• Greetings from Chalmers...

    Greetings from Chalmers

    Tell us the story of the winery.

    The Chalmers family’s commitment to innovation and excellence has made them a pivotal force in the Australian wine scene and saw them collectively named Gourmet Traveller WINE magazine’s Viticulturists of the Year in 2014.  Chalmers wines are estate grown at the family’s Heathcote vineyard, established in 2008, but their place in the viticultural landscape in Australia goes back more than 30 years.

    What's your nickname when you're at work?

    Snoozey.

    What's your winemaking philosophy?

    Let the grapes speak for themselves.

    What's your favourite cocktail?

    Anything bitter - Love a negroni or ameicano, or a good old campari and soda.

    Tell us about your most memorable food and wine moment.

    So hard to choose just one!  But being a lover of all things Italian - the best pasta of my life was in an osteria in Umbria in 2008 where I had a summer truffle and air dried ricotta strognozzi with our Italian 'brother' viticulturist Dott. Stefano Dini who is a Tuscan native.  He introduced me to Perticaia Sagrantino and it was a revelation, so much more approachable than other Sagrantino wines I'd had before.  Also sagrantino just made so much sense with the earthy summer truffles and sitting in the centre of the region it comes from.

    You’re a castaway and you can only take three wines, one book and two luxury items with you - what are these and why?

    Three Wines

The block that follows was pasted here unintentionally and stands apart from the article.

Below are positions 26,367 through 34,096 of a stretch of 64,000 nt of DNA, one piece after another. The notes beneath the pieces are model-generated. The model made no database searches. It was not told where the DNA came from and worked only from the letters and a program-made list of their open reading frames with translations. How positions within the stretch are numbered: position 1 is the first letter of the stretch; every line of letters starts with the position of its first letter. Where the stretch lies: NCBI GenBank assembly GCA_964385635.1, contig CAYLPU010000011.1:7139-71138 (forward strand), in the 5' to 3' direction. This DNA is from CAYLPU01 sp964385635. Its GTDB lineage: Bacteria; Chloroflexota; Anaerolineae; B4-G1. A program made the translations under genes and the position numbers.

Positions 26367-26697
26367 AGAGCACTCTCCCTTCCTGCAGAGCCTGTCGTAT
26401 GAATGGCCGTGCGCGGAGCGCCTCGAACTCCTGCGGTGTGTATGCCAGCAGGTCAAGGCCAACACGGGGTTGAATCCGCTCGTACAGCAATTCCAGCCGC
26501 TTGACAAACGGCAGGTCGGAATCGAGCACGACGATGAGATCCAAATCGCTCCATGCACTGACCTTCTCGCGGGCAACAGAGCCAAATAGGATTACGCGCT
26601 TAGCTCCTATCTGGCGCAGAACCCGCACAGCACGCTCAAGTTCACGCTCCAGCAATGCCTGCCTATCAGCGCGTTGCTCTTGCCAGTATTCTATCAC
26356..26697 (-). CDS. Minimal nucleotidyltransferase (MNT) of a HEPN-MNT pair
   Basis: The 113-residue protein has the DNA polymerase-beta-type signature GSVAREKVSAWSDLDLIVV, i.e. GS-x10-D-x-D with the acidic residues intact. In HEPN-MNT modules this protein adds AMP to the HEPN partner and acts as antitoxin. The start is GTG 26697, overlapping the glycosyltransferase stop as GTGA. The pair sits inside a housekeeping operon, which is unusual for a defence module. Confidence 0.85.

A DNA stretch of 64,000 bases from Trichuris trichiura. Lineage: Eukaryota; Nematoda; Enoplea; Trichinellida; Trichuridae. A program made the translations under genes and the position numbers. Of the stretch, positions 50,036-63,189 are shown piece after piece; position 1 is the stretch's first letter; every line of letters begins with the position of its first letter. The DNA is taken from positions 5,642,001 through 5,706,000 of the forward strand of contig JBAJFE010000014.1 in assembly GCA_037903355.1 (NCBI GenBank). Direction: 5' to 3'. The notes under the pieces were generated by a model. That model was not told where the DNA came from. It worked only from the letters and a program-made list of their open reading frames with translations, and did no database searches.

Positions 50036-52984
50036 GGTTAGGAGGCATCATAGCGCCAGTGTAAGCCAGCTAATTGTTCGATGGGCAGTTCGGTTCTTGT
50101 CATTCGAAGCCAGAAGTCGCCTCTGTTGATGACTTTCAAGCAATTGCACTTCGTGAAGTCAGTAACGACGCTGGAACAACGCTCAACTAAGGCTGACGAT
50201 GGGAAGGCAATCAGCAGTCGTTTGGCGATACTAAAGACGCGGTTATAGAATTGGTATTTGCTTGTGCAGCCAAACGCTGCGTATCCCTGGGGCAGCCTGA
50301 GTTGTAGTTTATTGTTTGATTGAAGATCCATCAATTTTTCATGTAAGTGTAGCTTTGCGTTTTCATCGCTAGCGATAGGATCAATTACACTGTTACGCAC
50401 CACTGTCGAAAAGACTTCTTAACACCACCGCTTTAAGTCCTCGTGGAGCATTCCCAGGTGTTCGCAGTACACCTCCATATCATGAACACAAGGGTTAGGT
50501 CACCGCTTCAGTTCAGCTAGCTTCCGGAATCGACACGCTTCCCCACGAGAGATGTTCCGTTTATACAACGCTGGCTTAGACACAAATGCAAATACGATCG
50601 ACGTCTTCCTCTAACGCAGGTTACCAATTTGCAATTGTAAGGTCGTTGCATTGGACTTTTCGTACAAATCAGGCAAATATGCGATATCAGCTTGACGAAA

A Burklin Wolf Wachenheimer Riesling, A Villa Mathilde Falanghina and a Wiston Blanc de Blancs.  Dry textured and aromatic wines with plenty of zippy acidity.  Love a refreshing drink.

    One Book 

    Any book by William Gibson, the cyberfantasy legend whose writing has the ability to completely take me to another place.

    Two Luxury Items

    A guitar and comfy bed.

    If you weren't working in wine, what would your 'Plan B' be?

    Performing arts.  I trained as a composer and started my career in this field.  I've also curated arts festivals etc and love the industry.  I would definitely be working with artists and performance.

    You can cook for three guests (living or dead): who are they, and what would you cook them? Also give us a run-down of what you'll be drinking.

    I'd cook for Paul Simon, Steve Reich and Professor Brian Cox.  I'd probably cook Indian as I LOVE working with all the raw spices and spending the day constructing lots of different dishes to serve all together.  I would be serving dry, textured aromatic white wines and possibly a cheeky dry rose or bright young drinking red wine.  More than likely it would be a vegetarian meal and probably Aussie, Italian and German wines.